Explaining the Personal Injury Claim Process

personal injury attorneyWhen people are hurt in motor vehicle accidents or sustain workplace injuries, it may be appropriate to file a personal injury claim to hold other parties legally responsible. While it’s not always an option in every case, it can be the right course of action for those who were hurt due to someone else’s negligence. If you have never worked with personal injury law firms before, you may be wondering exactly what this process involves. Although every case is different, most claims will follow the same basic process. We’re explaining this process in today’s post.

  1. Consult With a Personal Injury Attorney: The first step in potentially filing a claim is to meet with and retain a personal injury attorney. While a personal injury attorney is not technically required to file a claim, you will find this journey much easier to navigate with help from one. Do your research and schedule a consultation with a personal injury attorney with ample experience in this area. They can assess whether you have a viable claim and can move forward with filing it.
  2. Investigate the Case: After you’ve retained your personal injury attorney, they will conduct an investigation into the specifics of your claim. These specifics may include your medical records and bills, police reports, vehicle data, evidence from the scene of the accident, witness testimony, and more. They may also work with medical experts and other professionals, and they will anticipate the possible defenses the responsible party may employ. All of this information will help your lawyer fight for your rights.
  3. Send a Demand Letter: You may not realize it, but around 95-96% of personal injury cases are actually settled pretrial. Usually, that’s due to sending what’s often referred to as a demand package. This contains a demand letter that outlines the damages and liability of your case; in it, you’ll detail your injuries, your medical bills and future medical care costs, your lost wages, your pain and suffering, and other reasons to seek monetary compensation. The letter will also outline the reasons explaining why the other party is responsible for these injuries (and subsequent damages). This letter may be reviewed by an insurance company, a business, or an individual. A response to this letter is then sent, which can contain an acceptance, a rejection, or a counteroffer. If the offer is rejected or the counteroffer is far from affable, you and your lawyer will likely move on to the next step.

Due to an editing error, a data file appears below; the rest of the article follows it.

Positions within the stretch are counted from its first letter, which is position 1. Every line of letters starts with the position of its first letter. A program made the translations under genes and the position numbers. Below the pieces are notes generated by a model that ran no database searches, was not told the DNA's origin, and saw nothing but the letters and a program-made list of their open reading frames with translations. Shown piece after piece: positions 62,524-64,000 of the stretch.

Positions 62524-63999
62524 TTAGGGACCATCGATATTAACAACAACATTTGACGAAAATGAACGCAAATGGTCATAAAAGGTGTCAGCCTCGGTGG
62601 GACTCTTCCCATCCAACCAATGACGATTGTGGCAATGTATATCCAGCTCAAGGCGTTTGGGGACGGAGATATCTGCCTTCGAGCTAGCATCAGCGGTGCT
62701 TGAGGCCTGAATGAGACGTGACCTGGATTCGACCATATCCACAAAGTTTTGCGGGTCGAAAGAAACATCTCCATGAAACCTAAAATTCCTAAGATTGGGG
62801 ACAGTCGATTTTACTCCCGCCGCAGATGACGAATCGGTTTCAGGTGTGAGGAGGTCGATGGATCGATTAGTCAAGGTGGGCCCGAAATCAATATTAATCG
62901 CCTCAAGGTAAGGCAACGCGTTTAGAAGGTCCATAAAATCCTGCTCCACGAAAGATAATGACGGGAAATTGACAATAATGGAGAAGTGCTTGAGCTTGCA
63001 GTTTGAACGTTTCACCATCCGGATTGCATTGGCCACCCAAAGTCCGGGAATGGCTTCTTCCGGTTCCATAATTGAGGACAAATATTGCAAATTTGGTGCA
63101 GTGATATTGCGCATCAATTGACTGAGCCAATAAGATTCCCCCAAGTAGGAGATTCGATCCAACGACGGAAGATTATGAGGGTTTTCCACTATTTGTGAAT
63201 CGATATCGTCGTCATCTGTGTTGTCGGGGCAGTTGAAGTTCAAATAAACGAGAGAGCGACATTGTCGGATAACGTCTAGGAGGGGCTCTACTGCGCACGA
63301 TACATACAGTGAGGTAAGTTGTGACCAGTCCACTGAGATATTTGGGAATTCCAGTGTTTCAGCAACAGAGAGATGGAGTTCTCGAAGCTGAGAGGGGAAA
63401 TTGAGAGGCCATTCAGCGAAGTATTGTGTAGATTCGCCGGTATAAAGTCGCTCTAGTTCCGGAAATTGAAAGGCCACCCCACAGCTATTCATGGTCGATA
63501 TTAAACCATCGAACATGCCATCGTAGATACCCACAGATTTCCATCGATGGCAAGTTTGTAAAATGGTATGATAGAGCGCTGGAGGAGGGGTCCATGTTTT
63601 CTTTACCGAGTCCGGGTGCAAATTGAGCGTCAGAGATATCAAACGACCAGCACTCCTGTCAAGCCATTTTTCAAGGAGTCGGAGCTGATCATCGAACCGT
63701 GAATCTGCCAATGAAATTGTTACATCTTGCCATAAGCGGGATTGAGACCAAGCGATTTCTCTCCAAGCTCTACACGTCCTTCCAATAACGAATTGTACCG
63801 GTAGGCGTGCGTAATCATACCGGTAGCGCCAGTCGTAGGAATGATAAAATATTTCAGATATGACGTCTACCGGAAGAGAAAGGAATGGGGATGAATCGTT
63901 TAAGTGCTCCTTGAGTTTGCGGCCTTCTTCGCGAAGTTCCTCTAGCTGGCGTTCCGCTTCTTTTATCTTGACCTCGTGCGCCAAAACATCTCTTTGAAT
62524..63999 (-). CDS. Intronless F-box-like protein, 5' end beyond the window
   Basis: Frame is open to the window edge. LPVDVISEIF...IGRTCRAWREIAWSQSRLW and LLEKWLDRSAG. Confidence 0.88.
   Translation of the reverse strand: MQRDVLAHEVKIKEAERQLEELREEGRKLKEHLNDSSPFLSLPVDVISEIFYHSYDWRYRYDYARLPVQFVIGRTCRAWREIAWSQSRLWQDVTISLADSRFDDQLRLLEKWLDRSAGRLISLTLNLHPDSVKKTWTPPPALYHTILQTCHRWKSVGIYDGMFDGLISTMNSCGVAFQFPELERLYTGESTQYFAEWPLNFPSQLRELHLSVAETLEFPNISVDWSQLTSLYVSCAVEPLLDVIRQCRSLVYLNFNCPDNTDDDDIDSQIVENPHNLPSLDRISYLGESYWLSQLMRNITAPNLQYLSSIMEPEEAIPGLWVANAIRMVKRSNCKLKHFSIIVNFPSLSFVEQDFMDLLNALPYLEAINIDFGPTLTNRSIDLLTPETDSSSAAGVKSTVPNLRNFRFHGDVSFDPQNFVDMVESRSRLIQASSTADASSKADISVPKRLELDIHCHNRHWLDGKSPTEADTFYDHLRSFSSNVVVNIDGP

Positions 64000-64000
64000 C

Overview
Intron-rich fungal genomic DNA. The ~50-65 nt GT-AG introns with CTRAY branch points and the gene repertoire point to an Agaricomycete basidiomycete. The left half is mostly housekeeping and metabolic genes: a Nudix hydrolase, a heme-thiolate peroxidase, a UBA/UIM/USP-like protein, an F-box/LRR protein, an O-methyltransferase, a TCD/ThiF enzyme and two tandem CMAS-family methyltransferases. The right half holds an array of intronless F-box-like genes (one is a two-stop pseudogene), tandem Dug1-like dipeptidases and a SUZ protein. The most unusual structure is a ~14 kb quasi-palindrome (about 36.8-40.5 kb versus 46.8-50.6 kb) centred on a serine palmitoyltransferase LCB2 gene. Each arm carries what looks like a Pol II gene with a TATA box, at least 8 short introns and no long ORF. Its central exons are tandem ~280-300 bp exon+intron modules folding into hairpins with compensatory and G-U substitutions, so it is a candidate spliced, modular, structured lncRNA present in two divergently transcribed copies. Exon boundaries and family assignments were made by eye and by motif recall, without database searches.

4. File a Suit: If your case cannot be settled pretrial and your lawyer has recommended you head to court to fight your case, you’ll then file a lawsuit against the responsible party. This suit may be filed against an insurance company, a business, an agency, or a private citizen. After the suit has been filed and the party has been served with the complaint, the case typically goes to court. During the trial, the facts of the case will be evaluated and fault will be determined. Many cases ever don’t get to this point, as many businesses and insurance companies want to avoid a costly and very public legal battle. In some situations, mediation may be employed before trial. But if your case does go to trial, the outcome will be determined by a judge or jury. Sometimes, cases are dismissed completely; in other cases, the party facing the suit will be found liable and the amount owed will be determined.

While no case is ever simple or exactly the same, understanding the basic process of filing a claim will help you to determine the best court of action for your situation. To find out more about filing a claim or to schedule a consultation with our legal team, contact us today.